By Jose Maria Rodriguez
Las Palmas, Spain (EFE).- Henry A. was so desperate to escape the violence and hunger blighting his existence in Nigeria that he has made the perilous migrant crossing from West Africa to Spain’s Canary Islands across the Atlantic Ocean twice.
On both of those occasions, the 42-year-old mechanic has clung to the exposed rudder of an oil tanker.
Two weeks ago, a photograph of Henry and two fellow stowaways perched on the rudder of the Norwegian-flagged Alithini II oil tanker as it arrived in Spain’s Gran Canaria from Lagos was widely circulated by the media. An hour after that image was taken, the father of one, who also provides for five brothers, was lying in a hospital bed with severe dehydration after 11 days at sea.
Henry featured in another photograph taken on October 6, 2020, in an astonishingly similar scene as he sat with two others on the rudder of the Champion Pula, also from Norway, as it pulled into port in Gran Canaria.
On that occasion, Henry and his companions were taken to Norway for processing following their discovery.
In an interview with Efe in Gran Canaria, Henry says he wants to escape the violence and hunger in his native Biafra, Nigeria.
“I tried (escaping) in 2020, but they sent me back in 2022, from Norway,” he tells Efe.
According to the United Nations refugee agency (UNHCR) 295,000 Nigerians have fled to neighboring nations and another two million have been internally displaced.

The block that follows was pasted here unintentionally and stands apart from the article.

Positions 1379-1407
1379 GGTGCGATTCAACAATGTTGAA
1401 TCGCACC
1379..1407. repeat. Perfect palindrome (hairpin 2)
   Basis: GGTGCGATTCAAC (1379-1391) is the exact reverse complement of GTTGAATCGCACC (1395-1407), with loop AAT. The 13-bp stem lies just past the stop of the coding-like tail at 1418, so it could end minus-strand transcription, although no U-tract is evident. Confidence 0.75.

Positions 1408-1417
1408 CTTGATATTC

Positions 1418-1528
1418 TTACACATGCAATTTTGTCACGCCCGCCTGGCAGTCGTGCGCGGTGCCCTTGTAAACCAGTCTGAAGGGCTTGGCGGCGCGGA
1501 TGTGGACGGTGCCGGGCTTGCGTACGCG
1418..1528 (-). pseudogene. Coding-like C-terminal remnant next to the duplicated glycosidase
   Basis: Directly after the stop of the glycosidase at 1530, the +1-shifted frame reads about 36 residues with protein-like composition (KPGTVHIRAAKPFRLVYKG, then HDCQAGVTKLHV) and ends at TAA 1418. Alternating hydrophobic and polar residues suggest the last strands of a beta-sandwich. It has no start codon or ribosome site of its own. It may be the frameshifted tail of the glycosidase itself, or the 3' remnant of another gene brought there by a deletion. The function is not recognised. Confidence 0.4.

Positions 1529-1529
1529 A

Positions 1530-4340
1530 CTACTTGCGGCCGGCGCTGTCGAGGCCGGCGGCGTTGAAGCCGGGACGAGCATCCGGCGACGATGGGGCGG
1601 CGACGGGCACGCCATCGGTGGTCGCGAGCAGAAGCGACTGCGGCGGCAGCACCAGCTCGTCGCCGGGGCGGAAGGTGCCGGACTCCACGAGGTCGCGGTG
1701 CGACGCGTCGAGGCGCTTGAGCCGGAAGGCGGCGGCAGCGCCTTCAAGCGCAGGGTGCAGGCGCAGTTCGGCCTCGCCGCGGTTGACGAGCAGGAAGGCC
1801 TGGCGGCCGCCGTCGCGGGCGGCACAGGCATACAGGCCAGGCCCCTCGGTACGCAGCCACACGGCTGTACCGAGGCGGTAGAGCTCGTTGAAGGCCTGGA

“I have seen people die. I decided to (leave) to survive,” the Nigerian adds.
On the dawn of November 17, Henry asked a fisherman to take him to the Alithini II vessel so he could hide under the ship’s stern. Two younger men whom Henry did not know, spotted him and joined him.
Shortly after huddling together under the stern, the migrants accidentally dropped a bag with food and water supplies and a hammer that they had in case of an emergency into the sea.
“So we took the risk,” he says.
The three men barricaded themselves in a dark hollow with hardly any space and powered on
The situation became desperate on the second day, with no drinking water. Henry showed his companions how to quench their thirst by wetting their lips with seawater.
“The three of us were exhausted. On the second day, I was about to give up. For my two companions, it was the first time, they had not traveled, they did not know how to survive,”
While they had some food, it was either useless without water or it made them even thirstier.
Long days and nights passed. The migrants slept as best they could but were always alert.
“If you fall asleep, forget yourself if you fall,” Henry adds.
“We spent the day praying, praying. We didn’t know where the ship was going, we just prayed that the ship would stop,” Henry says, repeating several times throughout the interview that it was God who rescued them.
To the desperate trio’s relief, after 11 days they felt the ship’s engine slow down and then stop.
“God thank you, that this ship has stopped because already we were giving up,” Henry says. “If this ship had continued for more days, nobody would have survived.” EFE